The racial uproar at UC San Diego has reached its boiling point. A series of racially charged events, beginning with the creation of a Facebook event called “Compton Cookout,” has brought the campus national media attention. Members of the Black Student Union have rallied to protest purported acts of racism and the UCSD administration and California legislators have vowed to look into the offensive events and punish those involved.
Lost in the shuffle of this impassioned debate, however, is an important issue that should concern all Americans: freedom of speech. After Kris Gregorian, the editor in chief of a UCSD humor paper, called protesters “ungrateful niggers” on live television, the Associated Students of UCSD President Utsav Gupta unilaterally froze funding for 33 student media groups, which is in flagrant violation of A.S. protocol. According to a report by the Student Press Law Center (SPLC), Associated Students is only allowed to freeze funding for student press if the justification is not directly related to the content of the offending speech, and Gupta himself has admitted that the content is the culprit.
This silencing of an entire community’s media outlets is grossly unconstitutional. As offensive as so-called “hate speech” can be, it falls firmly under the protection of the First Amendment, which guarantees free speech with very few exceptions, whether it’s agreeable or not. If Gupta wanted to “handle this situation correctly and fairly” as he said in a media statement, then he shouldn’t have acted unconstitutionally. Several authorities, including the American Civil Liberties Union, the SPLC and Foundation for Individual Rights in Education have stepped in to denounce and seek legal counsel to rectify this infringement. According to F.I.R.E., an organization committed to protecting the individual rights of college students, “this constitutional duty [to permit free speech] overrides every university or ASUCSD policy, including a supposed right to ‘shut down’ SRTV-a forum created for student use.”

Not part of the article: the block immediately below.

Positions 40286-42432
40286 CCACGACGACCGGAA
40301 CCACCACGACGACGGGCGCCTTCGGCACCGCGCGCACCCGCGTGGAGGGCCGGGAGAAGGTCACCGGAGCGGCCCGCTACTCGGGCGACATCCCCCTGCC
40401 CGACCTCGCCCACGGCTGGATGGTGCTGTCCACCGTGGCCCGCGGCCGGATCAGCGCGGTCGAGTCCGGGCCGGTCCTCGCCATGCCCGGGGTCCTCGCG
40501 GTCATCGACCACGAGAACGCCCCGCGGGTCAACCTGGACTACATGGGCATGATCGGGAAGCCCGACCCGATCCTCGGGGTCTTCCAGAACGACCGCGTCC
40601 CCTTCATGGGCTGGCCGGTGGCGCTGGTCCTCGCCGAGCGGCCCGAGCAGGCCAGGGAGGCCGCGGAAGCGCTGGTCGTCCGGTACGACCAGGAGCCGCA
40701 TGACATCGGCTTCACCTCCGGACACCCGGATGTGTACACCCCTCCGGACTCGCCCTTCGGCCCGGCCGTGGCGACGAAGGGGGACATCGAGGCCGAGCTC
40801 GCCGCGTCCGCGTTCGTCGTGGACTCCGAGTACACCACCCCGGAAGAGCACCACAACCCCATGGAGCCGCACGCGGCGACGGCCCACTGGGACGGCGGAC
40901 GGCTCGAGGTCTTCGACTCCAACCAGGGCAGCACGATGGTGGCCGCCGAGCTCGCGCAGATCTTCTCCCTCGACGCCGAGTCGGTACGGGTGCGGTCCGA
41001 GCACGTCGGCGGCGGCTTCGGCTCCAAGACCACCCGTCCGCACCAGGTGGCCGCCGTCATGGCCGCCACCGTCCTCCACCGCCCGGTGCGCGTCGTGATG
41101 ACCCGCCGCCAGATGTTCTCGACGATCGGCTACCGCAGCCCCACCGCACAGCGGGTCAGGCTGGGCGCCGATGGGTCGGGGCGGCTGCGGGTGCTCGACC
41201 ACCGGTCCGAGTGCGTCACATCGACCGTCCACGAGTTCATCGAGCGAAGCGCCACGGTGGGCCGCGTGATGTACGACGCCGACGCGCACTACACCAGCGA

Legal issues aside, student media provides a vital forum for public discourse, something the UCSD student body needs now more than ever. Even if the language used by a humor paper’s president is considered appalling by many, the best forum to make the case for media standards is in the very campus news outlets that have been unilaterally paralyzed by ASUCSD’s funding freeze.
Voltaire has been quoted saying “I disapprove of what you say, but I will defend to the death your right to say it.” In order to foster intelligent, university-level discussion of key issues, all speech must be protected, not just the speech of those who agree. The best thing about a free press is that all voices have a forum to express themselves. With student media silenced, ASUCSD is doing a disservice to all parties involved.